Winner of the Hugo and Nebula Awards, Ender’s Game by Orson Scott Card revolves around a young boy, Ender Wiggin, who is selected to train to become a fleet commander to protect earth from an alien invasion. The training takes place at a distant Battle School in space where the young and brilliant Ender is repeatedly pushed to his limits to mold him into what he is needed to be, to become the next commander and win the war against the invaders.
I’ve read Ender’s Game 5 or 6 times in the last 15 years, and recently listened to the audiobook. I honestly think that Ender’s Game is the best piece of science fiction I have ever read. Card is unusual as a science fiction writer in that he delves deeply into the psychology of his main characters and their complex inter-relationships. Nothing is as black and white as it may seem. There is goodness and honor in Ender’s enemies as well as a willingness to manipulate and kill in Ender. Ender is constantly faced with hard choices upon which his survival and the fate of the planet depend.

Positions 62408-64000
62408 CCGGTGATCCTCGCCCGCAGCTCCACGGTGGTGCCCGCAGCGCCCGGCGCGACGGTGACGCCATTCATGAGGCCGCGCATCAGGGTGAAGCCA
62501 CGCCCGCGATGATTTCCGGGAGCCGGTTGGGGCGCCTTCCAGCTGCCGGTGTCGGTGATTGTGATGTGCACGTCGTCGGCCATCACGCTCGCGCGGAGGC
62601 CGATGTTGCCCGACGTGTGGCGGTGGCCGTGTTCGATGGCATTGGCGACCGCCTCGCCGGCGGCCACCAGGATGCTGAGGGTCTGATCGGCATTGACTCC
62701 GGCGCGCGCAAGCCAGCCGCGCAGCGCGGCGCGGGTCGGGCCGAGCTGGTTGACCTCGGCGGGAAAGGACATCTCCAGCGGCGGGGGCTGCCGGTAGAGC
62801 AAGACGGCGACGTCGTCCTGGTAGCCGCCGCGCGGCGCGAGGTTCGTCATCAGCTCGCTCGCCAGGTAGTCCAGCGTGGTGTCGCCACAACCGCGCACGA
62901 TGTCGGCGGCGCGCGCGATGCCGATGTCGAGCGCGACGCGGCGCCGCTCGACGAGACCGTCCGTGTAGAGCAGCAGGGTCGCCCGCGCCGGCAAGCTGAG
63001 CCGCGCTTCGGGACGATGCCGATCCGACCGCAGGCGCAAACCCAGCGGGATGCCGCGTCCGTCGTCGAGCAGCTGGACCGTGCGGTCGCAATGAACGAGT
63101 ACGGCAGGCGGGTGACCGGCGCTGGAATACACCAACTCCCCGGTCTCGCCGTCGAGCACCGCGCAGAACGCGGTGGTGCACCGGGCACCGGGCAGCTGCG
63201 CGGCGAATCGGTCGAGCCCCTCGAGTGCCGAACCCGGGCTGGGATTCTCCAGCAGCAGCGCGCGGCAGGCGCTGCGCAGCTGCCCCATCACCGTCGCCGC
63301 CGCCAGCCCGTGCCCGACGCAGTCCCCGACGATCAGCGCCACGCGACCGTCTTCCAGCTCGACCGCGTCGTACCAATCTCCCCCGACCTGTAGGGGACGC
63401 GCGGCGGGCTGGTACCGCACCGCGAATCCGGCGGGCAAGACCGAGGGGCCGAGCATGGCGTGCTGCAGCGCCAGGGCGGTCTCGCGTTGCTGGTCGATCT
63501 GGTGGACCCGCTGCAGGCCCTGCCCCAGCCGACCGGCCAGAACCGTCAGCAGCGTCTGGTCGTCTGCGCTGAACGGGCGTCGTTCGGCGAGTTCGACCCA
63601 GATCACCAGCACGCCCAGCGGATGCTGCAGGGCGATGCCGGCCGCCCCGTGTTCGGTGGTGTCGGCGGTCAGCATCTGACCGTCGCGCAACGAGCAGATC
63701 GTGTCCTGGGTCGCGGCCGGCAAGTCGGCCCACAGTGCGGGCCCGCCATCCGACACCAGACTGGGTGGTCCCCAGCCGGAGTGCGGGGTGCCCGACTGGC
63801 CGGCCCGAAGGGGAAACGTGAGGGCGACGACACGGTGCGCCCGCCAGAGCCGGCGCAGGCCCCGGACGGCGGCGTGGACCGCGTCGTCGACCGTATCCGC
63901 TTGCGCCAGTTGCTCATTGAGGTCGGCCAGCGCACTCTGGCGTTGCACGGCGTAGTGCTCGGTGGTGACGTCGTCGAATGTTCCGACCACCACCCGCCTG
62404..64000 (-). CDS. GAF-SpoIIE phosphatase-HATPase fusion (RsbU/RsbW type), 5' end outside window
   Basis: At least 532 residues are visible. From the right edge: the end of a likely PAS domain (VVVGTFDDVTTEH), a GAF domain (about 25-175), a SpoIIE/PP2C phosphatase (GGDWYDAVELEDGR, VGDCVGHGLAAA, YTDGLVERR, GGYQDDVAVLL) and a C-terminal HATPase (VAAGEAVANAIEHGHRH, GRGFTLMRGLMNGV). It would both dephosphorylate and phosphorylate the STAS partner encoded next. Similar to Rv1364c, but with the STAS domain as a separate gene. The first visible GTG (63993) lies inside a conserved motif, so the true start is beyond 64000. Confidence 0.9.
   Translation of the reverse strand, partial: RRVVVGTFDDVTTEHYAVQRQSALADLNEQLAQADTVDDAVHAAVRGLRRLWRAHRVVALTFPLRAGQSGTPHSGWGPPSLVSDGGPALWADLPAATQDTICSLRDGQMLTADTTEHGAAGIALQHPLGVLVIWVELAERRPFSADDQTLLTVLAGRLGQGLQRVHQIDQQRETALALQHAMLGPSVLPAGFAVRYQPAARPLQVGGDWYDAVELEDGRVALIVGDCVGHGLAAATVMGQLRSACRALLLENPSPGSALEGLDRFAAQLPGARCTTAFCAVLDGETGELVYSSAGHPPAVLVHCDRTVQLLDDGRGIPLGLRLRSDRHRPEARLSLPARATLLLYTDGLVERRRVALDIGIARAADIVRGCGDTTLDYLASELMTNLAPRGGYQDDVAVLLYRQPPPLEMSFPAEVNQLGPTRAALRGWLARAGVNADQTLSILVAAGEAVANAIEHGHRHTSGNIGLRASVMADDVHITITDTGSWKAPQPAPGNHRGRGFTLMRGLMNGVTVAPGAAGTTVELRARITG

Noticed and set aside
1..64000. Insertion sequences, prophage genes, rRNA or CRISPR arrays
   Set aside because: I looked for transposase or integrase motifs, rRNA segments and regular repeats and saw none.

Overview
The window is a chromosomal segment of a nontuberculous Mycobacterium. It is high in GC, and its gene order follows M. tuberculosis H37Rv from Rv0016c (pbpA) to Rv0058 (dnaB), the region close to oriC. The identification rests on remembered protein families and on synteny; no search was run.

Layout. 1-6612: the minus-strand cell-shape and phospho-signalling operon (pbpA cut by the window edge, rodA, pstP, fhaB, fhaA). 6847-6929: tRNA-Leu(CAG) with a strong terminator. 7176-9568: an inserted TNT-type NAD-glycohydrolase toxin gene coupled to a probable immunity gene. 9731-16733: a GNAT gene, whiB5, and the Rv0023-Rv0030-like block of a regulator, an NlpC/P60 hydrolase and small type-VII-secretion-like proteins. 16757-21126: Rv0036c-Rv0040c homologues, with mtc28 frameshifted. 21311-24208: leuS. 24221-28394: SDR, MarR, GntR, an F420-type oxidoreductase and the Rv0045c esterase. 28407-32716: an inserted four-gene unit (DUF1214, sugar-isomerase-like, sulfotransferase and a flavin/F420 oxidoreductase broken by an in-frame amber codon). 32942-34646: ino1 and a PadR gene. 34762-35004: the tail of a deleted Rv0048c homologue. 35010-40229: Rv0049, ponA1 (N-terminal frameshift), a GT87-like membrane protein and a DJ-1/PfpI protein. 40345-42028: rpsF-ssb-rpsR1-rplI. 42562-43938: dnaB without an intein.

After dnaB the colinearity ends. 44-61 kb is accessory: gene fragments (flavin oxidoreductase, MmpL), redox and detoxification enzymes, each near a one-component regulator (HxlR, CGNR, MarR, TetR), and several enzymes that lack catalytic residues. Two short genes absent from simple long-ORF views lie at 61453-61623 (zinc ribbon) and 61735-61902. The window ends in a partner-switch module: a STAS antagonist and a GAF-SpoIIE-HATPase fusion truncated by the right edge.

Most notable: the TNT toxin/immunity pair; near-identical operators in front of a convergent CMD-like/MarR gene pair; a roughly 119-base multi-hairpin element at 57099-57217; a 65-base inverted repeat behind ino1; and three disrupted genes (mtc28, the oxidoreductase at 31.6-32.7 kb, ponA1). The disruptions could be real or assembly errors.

I still remember getting Madeleine L’Engle’s A Wrinkle in Time from the book mobile library when I was probably around 11 years old. As my first introduction to science fiction, I devoured it. The Merriam-Webster Encyclopedia of Literature sums up the story well:
Juvenile novel by Madeleine L’Engle, published in 1962. It won a Newbery Medal in 1963. Combining theology, fantasy, and science, it is the story of travel through space and time to battle a cosmic evil. With their neighbor Calvin O’Keefe, young Meg Murry and her brother Charles Wallace embark on a cosmic journey to find their lost father, a scientist studying time travel. Assisted by three eccentric women–Mrs. Whatsit, Mrs. Who, and Mrs. Which–the children travel to the planet Camazotz where they encounter a repressed society controlled by IT, a disembodied brain that represents evil. Among the themes of the work are the dangers of unthinking conformity and scientific irresponsibility and the saving power of love.